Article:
Young Galaxies

A few years ago (around 1995) the Hubble Space Telescope stared at one apparently empty part of the sky in Ursa Major for around 125,000 seconds in order to look for very faint objects. The resulting Hubble Deep Field (HDF) through up a few thousand beautiful galaxies that nobody had seen before. A few years later, in 2004, the Hubble Ultra Deep Field (HUDF) was released which did a similar thing but had a total exposure time of around 1 million seconds. Just think about that for a moment; that is about 11 and a half days solid staring at the same point. Needless to say, it makes a pretty spectacular image.

Now, astronomers analysing the HUDF have identified over 500 galaxies that we see at a time when the Universe was less than a billion years old. That may seem like quite an age but compared to the current age - 13.7 billion years - that is effectively the early childhood of the Universe. These galaxies tend to look like rather unexciting red blobs but are actually very blue dwarf galaxies with lots of stars being formed within them. They appear red in the Hubble images because their light has been redshifted by the expansion of the Universe in the 13 billion years or so that it took the light from them to reach us.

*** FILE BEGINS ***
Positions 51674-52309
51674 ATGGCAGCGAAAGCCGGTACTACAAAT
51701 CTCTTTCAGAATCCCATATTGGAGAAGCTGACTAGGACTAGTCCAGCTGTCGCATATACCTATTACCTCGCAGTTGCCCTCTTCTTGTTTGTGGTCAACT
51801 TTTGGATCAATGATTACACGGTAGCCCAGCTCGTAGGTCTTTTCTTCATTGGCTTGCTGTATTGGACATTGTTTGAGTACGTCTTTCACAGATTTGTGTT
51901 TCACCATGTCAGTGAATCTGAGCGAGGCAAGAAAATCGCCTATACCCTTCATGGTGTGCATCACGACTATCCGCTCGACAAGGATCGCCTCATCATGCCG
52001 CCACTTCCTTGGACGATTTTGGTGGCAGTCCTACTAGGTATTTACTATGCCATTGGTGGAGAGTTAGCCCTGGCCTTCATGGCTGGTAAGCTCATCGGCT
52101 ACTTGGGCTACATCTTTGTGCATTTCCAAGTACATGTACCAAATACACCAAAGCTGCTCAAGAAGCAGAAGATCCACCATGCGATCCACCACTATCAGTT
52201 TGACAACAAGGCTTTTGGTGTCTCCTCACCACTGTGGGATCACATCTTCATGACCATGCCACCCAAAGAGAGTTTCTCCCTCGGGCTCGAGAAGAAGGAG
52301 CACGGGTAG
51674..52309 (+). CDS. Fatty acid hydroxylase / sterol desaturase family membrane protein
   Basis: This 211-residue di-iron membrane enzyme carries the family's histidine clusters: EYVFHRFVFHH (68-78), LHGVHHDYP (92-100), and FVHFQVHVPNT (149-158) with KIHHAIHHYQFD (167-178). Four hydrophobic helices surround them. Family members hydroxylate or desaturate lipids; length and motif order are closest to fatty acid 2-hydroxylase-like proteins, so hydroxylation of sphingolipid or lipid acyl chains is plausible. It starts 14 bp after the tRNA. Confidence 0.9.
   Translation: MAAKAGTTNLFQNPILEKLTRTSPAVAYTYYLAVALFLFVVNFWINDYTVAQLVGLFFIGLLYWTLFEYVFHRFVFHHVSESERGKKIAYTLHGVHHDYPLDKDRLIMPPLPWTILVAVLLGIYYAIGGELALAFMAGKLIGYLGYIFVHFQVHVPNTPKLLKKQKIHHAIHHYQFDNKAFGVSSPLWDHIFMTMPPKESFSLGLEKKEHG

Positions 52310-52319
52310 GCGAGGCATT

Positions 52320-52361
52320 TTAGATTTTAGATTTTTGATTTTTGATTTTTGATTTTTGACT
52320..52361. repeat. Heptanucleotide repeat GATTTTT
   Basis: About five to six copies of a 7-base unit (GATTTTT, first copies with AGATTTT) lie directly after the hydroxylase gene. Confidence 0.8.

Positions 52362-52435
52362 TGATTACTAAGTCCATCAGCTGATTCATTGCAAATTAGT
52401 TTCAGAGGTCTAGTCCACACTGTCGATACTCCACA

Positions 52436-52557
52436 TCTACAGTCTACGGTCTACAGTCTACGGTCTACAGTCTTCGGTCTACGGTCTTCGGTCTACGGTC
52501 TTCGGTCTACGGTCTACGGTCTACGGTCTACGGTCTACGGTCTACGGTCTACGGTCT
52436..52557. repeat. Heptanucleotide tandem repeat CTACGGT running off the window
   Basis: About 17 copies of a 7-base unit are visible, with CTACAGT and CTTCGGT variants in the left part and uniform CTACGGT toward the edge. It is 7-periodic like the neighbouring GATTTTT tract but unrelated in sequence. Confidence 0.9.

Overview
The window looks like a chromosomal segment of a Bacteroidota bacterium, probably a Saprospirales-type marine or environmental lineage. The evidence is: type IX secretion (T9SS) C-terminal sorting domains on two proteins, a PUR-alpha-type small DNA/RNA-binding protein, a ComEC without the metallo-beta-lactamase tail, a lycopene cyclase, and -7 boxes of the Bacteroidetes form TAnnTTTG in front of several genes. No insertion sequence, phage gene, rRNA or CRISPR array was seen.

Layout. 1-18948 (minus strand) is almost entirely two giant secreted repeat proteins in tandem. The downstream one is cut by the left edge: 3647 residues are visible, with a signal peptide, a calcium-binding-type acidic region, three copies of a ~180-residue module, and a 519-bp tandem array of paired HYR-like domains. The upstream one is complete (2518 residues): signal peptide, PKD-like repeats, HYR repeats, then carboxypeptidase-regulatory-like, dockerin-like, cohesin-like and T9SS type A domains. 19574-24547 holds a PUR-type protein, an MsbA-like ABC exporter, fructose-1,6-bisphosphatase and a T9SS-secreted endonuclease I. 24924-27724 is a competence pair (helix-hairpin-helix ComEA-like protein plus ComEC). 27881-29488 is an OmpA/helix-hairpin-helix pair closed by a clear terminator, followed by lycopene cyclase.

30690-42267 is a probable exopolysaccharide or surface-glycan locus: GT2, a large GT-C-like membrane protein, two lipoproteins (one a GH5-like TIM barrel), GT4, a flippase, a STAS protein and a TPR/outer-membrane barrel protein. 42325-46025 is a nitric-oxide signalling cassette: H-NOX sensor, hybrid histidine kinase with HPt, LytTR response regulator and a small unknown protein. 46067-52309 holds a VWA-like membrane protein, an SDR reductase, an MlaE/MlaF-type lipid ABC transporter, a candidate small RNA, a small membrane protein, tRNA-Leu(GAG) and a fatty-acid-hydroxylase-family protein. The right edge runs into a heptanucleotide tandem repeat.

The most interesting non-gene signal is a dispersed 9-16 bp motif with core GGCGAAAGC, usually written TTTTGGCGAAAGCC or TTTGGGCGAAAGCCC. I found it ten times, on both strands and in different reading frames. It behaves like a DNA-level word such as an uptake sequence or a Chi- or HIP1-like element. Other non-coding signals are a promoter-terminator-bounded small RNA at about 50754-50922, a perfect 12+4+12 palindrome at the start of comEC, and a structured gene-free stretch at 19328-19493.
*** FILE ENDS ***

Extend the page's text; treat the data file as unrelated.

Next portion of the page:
HUDF
Hubble Space Telescope image showing 28 of the more than 500 young galaxies that existed when the universe was less than 1 billion years old. CREDIT: NASA, ESA, R. Bouwens and G. Illingworth (University of California, Santa Cruz, USA)

The measurements also show that there was around 10 times the amount of star formation back then as we see in nearby galaxies today. That suggests that there may have been enough light being emitted to reheat the hydrogen gas that had been cooling since the big bang.

Hubble continues to produce lots of great science so I just hope the Hubble servicing mission goes ahead to keep things going until the James Webb Space Telescope is launched.

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Posted in astro blog by Stuart on Thursday 21st Sep 2006 (19:34 BST) | Permalink
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